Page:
1

I am playing a piano piece that tells me to use the pedal (it says (with pedal), but it does not tell me when I need to stop, nor when to release and reapply. The piece has double bar lines four measures later, but I feel like it is too soon to stop there. The only other logical place is 50+ measures later, but areas in between there do not seem to require it. Should I stop at the double bar lines or at the next section?

  • 5
    Can you provide us with a picture? It would make it easier to answer – Shevliaskovic Jun 9 '17 at 14:01
  • 1
    Are the 'Led' and * symbols not used in the score? – Michael Curtis Jun 9 '17 at 17:59
  • 3
    @ Michael Curtis: that is "Ped." (or simply "P."), meaning pedal. – Violapterin Jun 10 '17 at 13:22
5

An indication of with pedal or con pedale or pedal ad lib. is a way of expressing that pedaling for a given passage is up to the discretion of the performer. If there are other pedaling indications, then those indications supersede the original indication at the appropriate time in the music. If not, then the pedaling is understood to be at the player's discretion throughout the piece.

In terms of figuring out exactly how to pedal is exactly your problem. As a performer, you need to make choices. You can make choices that fall in line with convention, recordings you have heard, or advice you get from other performers. However, when composers notate with pedal, it is understood that they're accepting of a bit of flexibility (or are simply to lazy to write out specific pedaling).

Hope that helps.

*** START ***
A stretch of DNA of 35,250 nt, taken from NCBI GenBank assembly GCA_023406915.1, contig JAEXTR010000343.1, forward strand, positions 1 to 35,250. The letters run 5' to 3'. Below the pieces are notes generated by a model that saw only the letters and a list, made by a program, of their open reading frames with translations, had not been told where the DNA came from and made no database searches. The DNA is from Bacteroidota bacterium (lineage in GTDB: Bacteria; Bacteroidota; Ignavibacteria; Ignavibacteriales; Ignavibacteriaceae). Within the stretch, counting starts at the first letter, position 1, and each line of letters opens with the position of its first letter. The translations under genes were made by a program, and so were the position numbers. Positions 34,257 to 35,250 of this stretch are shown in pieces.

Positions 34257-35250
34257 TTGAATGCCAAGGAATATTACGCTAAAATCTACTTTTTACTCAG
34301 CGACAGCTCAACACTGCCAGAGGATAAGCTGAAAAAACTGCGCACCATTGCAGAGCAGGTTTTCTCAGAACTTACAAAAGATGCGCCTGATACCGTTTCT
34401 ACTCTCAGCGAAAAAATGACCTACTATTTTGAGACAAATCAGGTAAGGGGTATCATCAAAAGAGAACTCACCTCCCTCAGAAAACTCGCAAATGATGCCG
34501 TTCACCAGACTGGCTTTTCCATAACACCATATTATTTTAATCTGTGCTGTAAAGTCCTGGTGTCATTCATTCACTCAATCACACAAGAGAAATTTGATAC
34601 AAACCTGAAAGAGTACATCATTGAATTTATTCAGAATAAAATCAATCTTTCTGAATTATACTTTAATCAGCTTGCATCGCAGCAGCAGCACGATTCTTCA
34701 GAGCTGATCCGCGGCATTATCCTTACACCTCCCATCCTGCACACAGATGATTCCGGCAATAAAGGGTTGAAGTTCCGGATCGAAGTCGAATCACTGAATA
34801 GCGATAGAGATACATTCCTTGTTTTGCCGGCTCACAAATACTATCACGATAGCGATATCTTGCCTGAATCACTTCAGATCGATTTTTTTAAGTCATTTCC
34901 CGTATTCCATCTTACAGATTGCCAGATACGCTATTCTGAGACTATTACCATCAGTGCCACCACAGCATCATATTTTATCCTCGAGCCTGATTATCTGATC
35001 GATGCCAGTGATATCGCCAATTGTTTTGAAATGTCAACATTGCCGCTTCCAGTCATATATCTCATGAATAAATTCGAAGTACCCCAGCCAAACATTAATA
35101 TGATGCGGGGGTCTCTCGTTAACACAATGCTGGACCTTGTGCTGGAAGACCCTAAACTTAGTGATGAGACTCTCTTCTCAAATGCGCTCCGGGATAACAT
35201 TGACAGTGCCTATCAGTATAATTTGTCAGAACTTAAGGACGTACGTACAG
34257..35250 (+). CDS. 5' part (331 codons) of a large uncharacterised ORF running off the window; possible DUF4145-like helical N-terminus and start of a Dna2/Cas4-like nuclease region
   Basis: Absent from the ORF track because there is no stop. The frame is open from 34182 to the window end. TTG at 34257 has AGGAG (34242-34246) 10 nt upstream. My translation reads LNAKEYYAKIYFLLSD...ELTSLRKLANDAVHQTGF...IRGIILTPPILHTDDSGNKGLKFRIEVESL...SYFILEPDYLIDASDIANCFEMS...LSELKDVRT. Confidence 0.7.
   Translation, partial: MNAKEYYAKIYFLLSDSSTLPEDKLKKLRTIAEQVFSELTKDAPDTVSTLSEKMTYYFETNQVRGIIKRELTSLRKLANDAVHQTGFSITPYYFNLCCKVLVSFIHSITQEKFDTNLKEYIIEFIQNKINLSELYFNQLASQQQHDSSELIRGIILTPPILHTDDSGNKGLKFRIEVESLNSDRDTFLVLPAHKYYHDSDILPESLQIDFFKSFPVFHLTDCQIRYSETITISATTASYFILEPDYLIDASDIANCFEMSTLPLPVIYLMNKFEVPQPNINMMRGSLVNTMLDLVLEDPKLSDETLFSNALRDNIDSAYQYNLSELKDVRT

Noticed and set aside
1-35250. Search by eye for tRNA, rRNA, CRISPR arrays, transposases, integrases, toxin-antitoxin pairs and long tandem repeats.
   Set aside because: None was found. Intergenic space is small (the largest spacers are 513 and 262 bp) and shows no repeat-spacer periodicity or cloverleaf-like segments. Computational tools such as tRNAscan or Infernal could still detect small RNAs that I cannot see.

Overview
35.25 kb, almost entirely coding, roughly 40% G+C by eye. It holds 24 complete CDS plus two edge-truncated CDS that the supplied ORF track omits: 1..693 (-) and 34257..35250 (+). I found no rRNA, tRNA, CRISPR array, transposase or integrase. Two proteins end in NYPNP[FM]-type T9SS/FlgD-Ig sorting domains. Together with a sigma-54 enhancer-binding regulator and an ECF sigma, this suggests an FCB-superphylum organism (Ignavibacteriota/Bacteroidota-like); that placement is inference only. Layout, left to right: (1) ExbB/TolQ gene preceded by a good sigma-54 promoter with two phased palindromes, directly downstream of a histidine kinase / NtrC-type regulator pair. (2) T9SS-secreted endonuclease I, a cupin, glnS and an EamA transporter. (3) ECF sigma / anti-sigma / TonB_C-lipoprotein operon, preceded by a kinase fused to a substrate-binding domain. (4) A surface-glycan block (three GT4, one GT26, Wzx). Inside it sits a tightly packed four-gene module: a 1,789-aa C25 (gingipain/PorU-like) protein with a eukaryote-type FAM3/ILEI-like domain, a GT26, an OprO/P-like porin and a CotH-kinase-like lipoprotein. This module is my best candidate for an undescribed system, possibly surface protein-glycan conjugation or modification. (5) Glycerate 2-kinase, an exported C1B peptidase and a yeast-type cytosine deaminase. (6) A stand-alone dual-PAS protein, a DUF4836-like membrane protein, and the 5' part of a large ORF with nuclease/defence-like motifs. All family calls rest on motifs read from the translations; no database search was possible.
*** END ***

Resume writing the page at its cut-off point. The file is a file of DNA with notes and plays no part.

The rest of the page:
1

The pedal will sustain any notes played after it's pressed. If those notes combine to make a chord, which maybe can't be held with fingers, then that's the main reason for using the pedal. When the harmony changes, it will sound pretty awful if the last chord sound continues, and bleeds into the next. Thus, a change of pedal will be needed at that point. Ears will tell, if knowledge of chordal theory won't.

1

'With pedal' instructs you to use the pedal with discretion to achieve a legato effect. It doesn't instruct you to push it down and leave it down! It doesn't instruct you to over-use it, blurring the harmony. You will make much use of the technique known as 'changing the pedal' - lifting it as you play a new note or chord then 'catching' them by immediately depressing it again.

General rule - even if the instruction is 'with pedal', you're probably using it too much!

1

Schumann gives such instruction a lot. The genre and period of the piece you are playing matter. Normally, you change pedal by the same judgment as you do normally. If there were no "with pedal" instruction, how will you plan the use of pedal? With "with pedal" instruction, it stresses the role of pedal, but it does not mean you have to use pedal everywhere. Usually, when the chord changes, you raise the pedal upon playing the first note, and quickly hit pedal afterwards. When dry effect or clear articulation is intended, you do not use pedal there. If you have further questions, consult anyone with reasonable piano playing experience. Hope this helps.